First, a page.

{{on "click" (set this.songToDelete null)}} 
 > 
             Cancel 
 </button> 
  </span> 
 </div> 
  </div> 
 </div> 
{{/if}} 

Handling User Actions (Delete or Cancel):

When the user clicks the "Delete" button, we trigger the deleteSong action, which deletes the song and resets the state (this.songToDelete).


If the user clicks the "Cancel" button or clicks outside the dialog (on the overlay), we simply reset the state (this.songToDelete) to close the dialog.


Resetting the State after Deletion or Cancellation:

In the controller (songs.js), we define the deleteSong action to delete the song and reset this.songToDelete to null.


After deletion, we fetch the updated list of songs to refresh the UI.

// songs.js  
import Controller from '@ember/controller';  
import { tracked } from '@glimmer/tracking';  
import { action } from '@ember/object';  
  
export default class BandsBandSongsController extends Controller {  
 // (...)  
 @tracked songToDelete = null;  
 @action 
  async deleteSong() {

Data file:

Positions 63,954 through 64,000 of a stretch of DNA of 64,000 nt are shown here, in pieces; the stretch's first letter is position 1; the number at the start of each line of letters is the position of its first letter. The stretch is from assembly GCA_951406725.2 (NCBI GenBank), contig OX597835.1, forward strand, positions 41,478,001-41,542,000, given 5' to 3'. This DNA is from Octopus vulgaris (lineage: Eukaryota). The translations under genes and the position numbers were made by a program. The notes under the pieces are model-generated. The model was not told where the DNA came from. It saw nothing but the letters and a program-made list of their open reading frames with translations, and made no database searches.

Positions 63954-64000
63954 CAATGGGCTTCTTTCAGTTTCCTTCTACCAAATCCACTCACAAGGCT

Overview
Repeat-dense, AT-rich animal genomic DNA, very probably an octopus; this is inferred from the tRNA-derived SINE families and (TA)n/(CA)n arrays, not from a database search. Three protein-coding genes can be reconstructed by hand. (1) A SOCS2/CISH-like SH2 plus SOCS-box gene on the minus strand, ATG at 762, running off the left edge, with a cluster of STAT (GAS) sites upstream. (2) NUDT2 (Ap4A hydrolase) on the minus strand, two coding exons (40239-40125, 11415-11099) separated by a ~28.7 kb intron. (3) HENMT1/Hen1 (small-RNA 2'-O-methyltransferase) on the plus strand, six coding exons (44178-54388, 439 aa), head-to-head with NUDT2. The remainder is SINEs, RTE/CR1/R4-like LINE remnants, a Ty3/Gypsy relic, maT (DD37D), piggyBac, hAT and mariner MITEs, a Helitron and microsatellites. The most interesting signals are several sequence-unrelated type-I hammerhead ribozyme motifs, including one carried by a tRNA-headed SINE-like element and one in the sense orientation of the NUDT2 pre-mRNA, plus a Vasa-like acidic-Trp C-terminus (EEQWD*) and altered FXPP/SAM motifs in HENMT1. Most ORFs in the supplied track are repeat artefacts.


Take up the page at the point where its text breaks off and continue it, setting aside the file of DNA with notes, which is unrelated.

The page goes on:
await this.catalog.delete('song', this.songToDelete); 
 this.catalog.fetchRelated(this.model, 'songs'); 
 this.songToDelete = null; 
} 
} 

With these implementations, users can now confirm the deletion of a song through the modal dialog, ensuring a more deliberate and controlled deletion process.




Integrating in-element Helper for Rendering Modal Dialog

The in-element helper is a powerful tool in Ember.js that allows developers to render a template block in a DOM element outside of its original context. This is particularly useful for scenarios like rendering modal dialogs in a top-level container, providing better control over DOM placement and improving accessibility.